What makes a great Yorkshire breakfast?
PUBLISHED: 20:30 28 December 2012 | UPDATED: 17:29 15 June 2016
What makes a great Yorkshire breakfast? Our food and drink consultant Annie Stirk investigates Photographs by Andy Bulmer
What makes a great Yorkshire breakfast? Our food and drink consultant Annie Stirk investigates
It’s not really surprising to learn that the inspiration behind one of the finest breakfasts to be had in Yorkshire is a farmer. Anne Banks spent many years cooking awarding-winning farmhouse breakfasts before taking over the Black Swan at Oldstead, North Yorkshire.
It remains the most important meal of the day as far as she is concerned even though its preparation and cooking is now in the hands of head chef Adam Jackson. ‘Many places leave breakfast cooking to a junior chef but not here,’ says Anne. ‘Adam takes his turn with the rest of the brigade and cooks breakfast himself a couple of days a week. Our guests have a Michelin star dinner in the evening and they expect a breakfast to match.’
It’s fresh Yorkshire produce that is at the heart of a great breakfast. ‘It can only be as good as the quality of your ingredients,’ says Anne. ‘It’s really important that eggs are free range and really fresh; we make our own bread, sausage and black pudding, of course and our bacon is dry-cured, and from nearby Sykes House Farm.’
The eggs are from local arable farmer Richard Buffy, in Husthwaite, who often DRINKsupplies eggs with double yolks. He’s kept chickens for 15 years and allows the hens to roam outdoors in a large field planted with trees and with plenty of places to scratch and shelter. He feeds them with his own home grown wheat, soya and maize.
‘Their diet is full of wholesome bits and bobs, and giving them good food and a bit of freedom has got to produce better tasting eggs. It can’t be fun to be shut up in a barn for 24-hours a day,’ says Richard. ‘Hens are really interesting, active little creatures, with their own idiosyncrasies and when I go into the barn in the morning to let them out, there’s always one that flies up on my shoulder to say hello.’ The double-yolk eggs are a happy accident for Richard. ‘I don’t do anything to produce the double yolks; it’s the younger ones that tend to lay them – before they get their laying sorted out,’ he adds.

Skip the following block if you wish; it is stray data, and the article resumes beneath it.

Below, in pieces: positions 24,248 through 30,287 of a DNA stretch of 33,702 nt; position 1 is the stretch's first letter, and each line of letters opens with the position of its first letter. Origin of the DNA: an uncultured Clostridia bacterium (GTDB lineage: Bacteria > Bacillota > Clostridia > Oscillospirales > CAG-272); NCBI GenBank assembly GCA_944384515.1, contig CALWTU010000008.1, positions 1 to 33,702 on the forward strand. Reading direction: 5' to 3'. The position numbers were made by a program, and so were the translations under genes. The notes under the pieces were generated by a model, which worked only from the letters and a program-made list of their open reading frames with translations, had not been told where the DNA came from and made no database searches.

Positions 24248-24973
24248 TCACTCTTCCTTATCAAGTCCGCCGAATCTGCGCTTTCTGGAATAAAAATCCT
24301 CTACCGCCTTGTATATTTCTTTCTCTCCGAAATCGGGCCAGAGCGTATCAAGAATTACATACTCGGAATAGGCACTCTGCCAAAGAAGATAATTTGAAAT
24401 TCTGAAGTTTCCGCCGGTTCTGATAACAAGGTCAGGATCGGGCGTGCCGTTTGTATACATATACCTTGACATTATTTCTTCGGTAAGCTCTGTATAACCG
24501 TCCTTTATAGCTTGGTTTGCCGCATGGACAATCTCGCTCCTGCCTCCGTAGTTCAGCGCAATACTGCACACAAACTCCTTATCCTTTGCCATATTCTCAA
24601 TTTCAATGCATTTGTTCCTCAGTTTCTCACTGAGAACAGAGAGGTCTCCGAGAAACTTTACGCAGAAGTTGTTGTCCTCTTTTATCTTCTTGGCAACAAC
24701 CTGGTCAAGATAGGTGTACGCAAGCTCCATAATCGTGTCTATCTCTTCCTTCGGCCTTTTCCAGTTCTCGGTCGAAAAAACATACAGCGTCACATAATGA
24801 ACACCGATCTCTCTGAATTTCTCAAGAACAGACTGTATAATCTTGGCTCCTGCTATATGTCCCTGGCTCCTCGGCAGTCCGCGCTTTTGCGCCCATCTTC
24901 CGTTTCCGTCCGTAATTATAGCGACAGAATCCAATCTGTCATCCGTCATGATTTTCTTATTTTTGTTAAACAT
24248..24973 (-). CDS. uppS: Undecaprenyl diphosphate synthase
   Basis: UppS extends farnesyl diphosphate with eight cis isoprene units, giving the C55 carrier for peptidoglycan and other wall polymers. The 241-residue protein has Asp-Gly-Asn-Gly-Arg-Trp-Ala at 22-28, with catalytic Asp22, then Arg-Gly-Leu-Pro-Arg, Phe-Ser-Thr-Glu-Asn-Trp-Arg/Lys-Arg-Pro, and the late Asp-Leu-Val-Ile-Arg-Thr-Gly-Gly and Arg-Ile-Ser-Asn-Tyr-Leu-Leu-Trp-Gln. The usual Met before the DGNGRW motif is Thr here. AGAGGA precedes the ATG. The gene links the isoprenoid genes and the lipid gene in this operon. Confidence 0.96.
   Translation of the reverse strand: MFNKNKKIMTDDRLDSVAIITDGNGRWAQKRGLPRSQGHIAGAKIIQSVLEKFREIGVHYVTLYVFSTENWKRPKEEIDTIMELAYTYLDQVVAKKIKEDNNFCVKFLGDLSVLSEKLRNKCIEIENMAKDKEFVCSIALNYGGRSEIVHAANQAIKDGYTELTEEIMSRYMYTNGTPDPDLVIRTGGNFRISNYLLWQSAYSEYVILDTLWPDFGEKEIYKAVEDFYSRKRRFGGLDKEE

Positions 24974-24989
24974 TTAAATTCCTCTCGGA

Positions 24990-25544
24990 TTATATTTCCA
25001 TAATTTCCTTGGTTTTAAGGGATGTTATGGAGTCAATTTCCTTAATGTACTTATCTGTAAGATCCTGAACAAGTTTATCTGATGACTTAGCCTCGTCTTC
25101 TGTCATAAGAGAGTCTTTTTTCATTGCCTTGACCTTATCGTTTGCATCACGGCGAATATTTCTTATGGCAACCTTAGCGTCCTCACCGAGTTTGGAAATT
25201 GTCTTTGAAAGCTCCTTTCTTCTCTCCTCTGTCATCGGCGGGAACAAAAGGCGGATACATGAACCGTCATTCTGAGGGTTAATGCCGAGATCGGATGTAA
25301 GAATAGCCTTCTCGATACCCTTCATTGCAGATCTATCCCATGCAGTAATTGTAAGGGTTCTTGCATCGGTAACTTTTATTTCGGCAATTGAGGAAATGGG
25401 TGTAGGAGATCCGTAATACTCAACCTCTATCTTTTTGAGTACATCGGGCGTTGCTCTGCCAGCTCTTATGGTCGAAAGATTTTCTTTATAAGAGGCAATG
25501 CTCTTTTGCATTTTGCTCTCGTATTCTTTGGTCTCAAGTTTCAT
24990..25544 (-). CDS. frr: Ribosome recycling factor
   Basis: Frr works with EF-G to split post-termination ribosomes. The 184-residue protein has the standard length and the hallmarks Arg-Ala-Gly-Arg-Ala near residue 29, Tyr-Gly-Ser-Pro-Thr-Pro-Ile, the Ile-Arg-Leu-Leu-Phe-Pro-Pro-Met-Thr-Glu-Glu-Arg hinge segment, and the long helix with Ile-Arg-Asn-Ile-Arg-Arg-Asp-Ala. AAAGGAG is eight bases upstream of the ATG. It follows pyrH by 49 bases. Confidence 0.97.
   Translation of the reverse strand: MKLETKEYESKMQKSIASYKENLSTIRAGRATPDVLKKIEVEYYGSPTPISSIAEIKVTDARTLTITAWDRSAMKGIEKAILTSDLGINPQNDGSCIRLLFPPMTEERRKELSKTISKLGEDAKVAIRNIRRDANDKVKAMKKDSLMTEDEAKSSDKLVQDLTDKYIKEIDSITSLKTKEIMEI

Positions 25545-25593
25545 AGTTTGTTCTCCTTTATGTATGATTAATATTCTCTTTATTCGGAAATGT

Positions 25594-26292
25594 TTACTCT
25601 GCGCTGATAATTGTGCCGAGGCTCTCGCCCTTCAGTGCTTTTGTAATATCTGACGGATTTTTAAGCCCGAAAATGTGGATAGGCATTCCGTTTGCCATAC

Local businesses like the Black Swan are a lifeline for farmers like himself,’ adds Richard. ‘We’re constantly jumping through hoops for the supermarkets on price, so it’s great to get a fair price from local people like Anne, and know the eggs are going to be enjoyed by her customers.’
Anne agrees. ‘Double-yolk eggs are unusual in retail/commercial eggs - probably because they are too big to fit in the box – so it’s amazing how people react with a real “wow” to something as simple as a double yolk in a fried egg.’
Black pudding is also an important part of a great breakfast, a Yorkshire breakfast tradition that stretches back hundreds of years. While Adam sticks to the traditional, sausage-shaped pudding with dried blood (for better flavour), oats and herbs, he also adds crispy pancetta lardons, freshly grated apple, cider, and apple juice, which gives a lovely acidity and crumbly texture.
But other Yorkshire black pudding makers have come up with imaginative offerings too. Duncan Haigh, co-owner of the family meat firm, Arthur Haighs, based in Dalton, moulds his into triangles that can be baked in the oven. ‘Twenty years or so ago, our black puddings kept losing their seal and exploding all over the ceiling,’ says Duncan.
‘So one day, my mum, Doreen, told us that my grandma used to bake them in the oven, and we thought we’d try.’ Today, Doreen’s Black Puddings fly out of the shop, and their unusual, triangular shape has won the business many awards. ‘Oven baking rather than boiling concentrates the flavour too, to give a drier, meatier taste,’ says Duncan. ‘Mass produced black puddings are made in giant automated mixers and never taste the same.’
Adam favours quality sausages with high pork content, breadcrumbs and a secret herb-mix served without skins. ‘We tried all sorts of casings but never found one that suited,’ says Adam. But in Yorkshire, of course, there’s plenty of competition for the title of best banger. At the Ginger Pig, Levisham, Old Spot, garlic and juniper, prune and brandy, and a spicy merguez are all on the sausage menu.